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Interview

Sarah Paulson Likes To Earn Her Roles

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Sarah Paulson Likes To Earn Her Roles
Photo Source: Stephanie Diani

Sarah Paulson is suffering from a momentary case of career envy. “It’s Amy Adams’,” she says. “That’s the career I would wish to have the most. She’s so good, and she gets to do all these great, diverse things.”

The topic of fighting for roles has been under discussion, and Paulson is simultaneously tempted by the vision of fielding offers and content with showing up for her first day of work knowing that she earned the role based on an audition. The moment passes when Paulson realizes she wouldn’t even know how to triage calls from her agents about offers from David Fincher or Paul Thomas Anderson. Besides, she says, “I walk on set in a much more confident way because they saw me do it and they picked me.”

Offers or no, Paulson cheerfully admits that she’s also racked up an impressive number of diverse credits over the last few years. “There’s been a bit of a run that’s been work I’ve been proud of, opportunities to really act,” she says with trademark self-deprecation. That “bit of a run” has included rave reviews for her performance in the Off-Broadway revival of “Talley’s Folly” this past winter, back-to-back Emmy nominations—for HBO’s “Game Change” in 2012 and FX’s “American Horror Story: Asylum” in 2013—and roles in film festival favorites “Mud” and “12 Years a Slave.”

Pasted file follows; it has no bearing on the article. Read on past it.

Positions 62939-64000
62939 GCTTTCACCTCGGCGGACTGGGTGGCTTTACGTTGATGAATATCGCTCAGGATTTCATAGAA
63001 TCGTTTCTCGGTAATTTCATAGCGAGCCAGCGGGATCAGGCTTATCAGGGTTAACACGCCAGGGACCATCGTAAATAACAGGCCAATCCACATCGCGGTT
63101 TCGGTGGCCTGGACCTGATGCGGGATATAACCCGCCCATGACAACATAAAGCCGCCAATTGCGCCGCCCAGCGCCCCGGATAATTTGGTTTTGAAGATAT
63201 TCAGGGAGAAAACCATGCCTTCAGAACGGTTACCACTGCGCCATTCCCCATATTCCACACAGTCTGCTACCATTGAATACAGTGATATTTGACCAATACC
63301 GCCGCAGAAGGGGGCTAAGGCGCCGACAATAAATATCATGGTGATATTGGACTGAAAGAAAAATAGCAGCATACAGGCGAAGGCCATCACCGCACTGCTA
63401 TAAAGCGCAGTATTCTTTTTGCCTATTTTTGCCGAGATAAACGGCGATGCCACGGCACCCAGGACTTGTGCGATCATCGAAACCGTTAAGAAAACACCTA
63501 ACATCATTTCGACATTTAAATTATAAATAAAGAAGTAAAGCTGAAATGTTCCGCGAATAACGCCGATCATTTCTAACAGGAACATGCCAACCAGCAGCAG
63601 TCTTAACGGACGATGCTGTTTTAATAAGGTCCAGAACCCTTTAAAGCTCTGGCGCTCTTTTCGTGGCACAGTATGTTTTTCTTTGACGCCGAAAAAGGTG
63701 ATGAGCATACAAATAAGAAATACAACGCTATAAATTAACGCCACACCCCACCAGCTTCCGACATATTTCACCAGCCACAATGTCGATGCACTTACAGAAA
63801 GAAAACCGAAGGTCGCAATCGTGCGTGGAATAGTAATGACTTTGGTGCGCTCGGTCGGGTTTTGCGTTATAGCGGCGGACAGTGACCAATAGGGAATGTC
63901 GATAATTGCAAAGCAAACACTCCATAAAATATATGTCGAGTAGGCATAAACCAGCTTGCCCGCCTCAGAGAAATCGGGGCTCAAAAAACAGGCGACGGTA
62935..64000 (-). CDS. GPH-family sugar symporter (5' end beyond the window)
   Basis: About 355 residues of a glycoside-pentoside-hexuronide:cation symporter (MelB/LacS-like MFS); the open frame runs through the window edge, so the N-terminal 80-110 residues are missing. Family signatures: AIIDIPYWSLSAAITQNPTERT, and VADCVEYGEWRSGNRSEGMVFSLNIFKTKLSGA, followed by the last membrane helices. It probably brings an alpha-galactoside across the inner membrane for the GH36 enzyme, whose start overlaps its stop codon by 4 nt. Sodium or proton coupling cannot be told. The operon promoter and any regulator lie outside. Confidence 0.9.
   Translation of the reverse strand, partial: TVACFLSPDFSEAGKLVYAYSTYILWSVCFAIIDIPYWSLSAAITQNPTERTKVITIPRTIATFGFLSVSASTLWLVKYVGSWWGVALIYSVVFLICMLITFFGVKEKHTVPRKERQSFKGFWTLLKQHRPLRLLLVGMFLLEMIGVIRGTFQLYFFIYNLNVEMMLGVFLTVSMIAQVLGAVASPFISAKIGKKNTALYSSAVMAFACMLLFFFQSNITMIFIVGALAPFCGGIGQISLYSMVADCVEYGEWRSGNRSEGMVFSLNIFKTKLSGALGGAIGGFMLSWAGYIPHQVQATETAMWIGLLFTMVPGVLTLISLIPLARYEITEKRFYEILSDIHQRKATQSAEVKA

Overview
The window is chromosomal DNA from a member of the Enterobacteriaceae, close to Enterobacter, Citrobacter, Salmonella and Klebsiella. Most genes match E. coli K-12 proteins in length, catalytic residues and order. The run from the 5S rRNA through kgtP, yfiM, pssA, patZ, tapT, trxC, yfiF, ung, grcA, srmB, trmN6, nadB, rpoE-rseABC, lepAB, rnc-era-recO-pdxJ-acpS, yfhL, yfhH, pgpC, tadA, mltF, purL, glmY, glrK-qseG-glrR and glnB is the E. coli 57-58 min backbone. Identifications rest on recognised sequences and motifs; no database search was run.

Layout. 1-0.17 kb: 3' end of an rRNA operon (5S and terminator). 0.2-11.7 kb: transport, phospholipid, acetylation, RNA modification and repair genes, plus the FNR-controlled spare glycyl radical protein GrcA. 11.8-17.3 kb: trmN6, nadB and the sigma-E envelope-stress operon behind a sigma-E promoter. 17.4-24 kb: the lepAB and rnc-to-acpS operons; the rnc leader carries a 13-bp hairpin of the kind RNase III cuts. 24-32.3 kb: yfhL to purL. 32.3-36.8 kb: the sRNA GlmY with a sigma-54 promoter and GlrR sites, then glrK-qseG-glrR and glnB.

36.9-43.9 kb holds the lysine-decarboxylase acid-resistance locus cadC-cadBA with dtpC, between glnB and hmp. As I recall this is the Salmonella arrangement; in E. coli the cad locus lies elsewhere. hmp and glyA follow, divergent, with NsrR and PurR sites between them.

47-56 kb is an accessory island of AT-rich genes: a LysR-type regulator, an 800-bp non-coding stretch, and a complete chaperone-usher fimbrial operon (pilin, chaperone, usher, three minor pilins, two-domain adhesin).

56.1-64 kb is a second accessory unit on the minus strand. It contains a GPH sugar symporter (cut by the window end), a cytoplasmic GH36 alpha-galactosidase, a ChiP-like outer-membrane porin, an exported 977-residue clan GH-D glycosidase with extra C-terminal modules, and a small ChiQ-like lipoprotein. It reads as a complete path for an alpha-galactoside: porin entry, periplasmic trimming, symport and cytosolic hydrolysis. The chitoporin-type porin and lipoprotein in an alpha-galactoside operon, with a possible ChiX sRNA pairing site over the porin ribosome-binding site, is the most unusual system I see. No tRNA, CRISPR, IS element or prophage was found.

Paulson’s sitting in a suite in New York City’s Conrad hotel—very un-Manhattan, we agree—to do press for the latter just days after its rapturous premiere at the Toronto International Film Festival. She’s taking a break from the New Orleans shoot for “American Horror Story: Coven” to talk about her role as Mistress Epps in the Steve McQueen drama, which had filmed in New Orleans the summer before. Though her role was small, Paulson pursued it ferociously.

“We’re doing this junket, and everyone’s like, ‘What made you want to be a part of this movie,’ ” Paulson says. “And I’m like, more like how did I chase the mailman down the street like a dog to try to get this movie.”

Part of the chase involved putting herself on tape, a tricky proposition because the filmmakers weren’t releasing the full script and Mistress Epps’ scenes are filled with cruelty and violence as she watches her husband (played by Michael Fassbender, a major draw for Paulson) allow his love for slave Patsey to humiliate Mistress Epps. But Paulson gamely pulled her hair back tight, wore a dress that gave the impression of being a petticoat—“something I actually wear, which is kind of embarrassing”—and filmed herself clawing Patsey’s face. Despite being a day away from offering the role to someone else, McQueen was “intrigued” by Paulson’s tape. A day later, the role was hers.